The men on the mountainside: an ethnography of solitude, silence and sheep bells
Alex Archer (University of Cambridge)
Paper short abstract:
Concerned with the lived experience of shepherding in the Carpathian Mountains, this paper engages with shepherd's experience of solitude and silence and the way the mountain environment shapes and is shaped by shepherds' interaction with the nonhuman phenomena that constitutes that environment.
Paper long abstract:
This paper constitutes an account of the transhumant ciobani [shepherds] of Romania. The data upon which it is based was collected during ten months of ethnographic fieldwork in 2015-16. In the region of study, each spring, ciobani herd their flocks to the mountains to exploit seasonally advantageous pasture, returning to their village communities in late autumn to overwinter in the more clement lowlands. Historically, transhumant pastoralism represented a significant part of social and economic life in southern Europe, particularly in the Balkan Peninsula. However, transhumance is increasingly on the retreat in both Romania and Europe more broadly. The area in which the research for this paper was conducted is one of the few regions in which transhumant pastoralism is still practiced. Theoretically, the paper is grounded in terms of more-than-human anthropology. Drawing on this body of literature, this dissertation seeks to contribute to Ingold's call for 'an ecology of life' through a focus on ciobani engagement with their flocks and the wider mountain environment. A key aim of this paper is, therefore, to explore ciobani encounters and interaction with nonhuman phenomena during these months in the mountains. Furthermore, central to this study is a concern with the ciobani experience of solitude and silence. In the mountains, ciobani spend most of their days alone with their flocks. However, the ethnography presented here reveals that this time secluded at pasture teems with myriad more-than-human entanglements which punctuate the solitude and silence of mountain shepherding.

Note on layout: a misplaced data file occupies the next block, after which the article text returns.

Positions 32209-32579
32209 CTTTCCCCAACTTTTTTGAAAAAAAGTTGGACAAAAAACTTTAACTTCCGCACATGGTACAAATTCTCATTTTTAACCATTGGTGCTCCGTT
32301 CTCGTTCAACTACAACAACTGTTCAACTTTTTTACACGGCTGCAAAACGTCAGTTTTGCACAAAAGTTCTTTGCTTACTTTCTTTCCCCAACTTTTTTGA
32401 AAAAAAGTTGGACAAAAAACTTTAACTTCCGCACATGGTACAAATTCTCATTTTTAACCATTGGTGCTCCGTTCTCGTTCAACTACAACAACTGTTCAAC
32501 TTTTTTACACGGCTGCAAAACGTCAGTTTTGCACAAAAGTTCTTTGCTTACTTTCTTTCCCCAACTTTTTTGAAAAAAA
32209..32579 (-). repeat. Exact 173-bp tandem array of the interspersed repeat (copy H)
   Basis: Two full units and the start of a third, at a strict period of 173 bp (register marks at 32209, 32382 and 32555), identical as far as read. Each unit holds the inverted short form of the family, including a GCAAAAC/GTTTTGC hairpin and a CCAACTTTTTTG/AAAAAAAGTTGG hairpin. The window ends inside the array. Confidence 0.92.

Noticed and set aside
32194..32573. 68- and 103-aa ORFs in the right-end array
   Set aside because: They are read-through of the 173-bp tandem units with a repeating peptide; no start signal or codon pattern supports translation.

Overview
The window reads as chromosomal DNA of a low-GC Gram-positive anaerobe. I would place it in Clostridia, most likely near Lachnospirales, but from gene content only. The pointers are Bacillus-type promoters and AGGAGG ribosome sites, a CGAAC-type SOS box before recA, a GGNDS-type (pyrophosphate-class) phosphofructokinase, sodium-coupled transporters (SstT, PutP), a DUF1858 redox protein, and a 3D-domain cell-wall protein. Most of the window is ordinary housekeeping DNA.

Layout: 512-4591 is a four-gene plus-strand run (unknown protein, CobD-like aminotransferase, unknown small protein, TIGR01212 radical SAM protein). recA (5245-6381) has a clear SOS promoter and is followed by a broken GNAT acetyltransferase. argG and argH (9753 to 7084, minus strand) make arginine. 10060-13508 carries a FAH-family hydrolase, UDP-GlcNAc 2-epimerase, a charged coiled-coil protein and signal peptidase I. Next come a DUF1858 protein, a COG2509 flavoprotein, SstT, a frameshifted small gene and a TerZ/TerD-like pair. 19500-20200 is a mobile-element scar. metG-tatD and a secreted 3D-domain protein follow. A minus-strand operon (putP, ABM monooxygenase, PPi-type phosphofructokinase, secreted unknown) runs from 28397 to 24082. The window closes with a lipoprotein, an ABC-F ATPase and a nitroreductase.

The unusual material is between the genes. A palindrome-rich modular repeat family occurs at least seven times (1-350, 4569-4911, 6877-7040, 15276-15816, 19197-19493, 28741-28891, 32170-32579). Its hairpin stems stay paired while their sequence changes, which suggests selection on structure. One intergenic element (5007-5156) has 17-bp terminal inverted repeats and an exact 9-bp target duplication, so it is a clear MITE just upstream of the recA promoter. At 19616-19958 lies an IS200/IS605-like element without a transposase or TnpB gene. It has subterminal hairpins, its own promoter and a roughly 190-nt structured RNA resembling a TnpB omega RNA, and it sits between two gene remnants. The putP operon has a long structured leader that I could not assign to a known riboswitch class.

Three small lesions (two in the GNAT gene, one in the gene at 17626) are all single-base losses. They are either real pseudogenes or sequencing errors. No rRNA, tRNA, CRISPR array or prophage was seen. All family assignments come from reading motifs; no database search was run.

Creative environments, social minds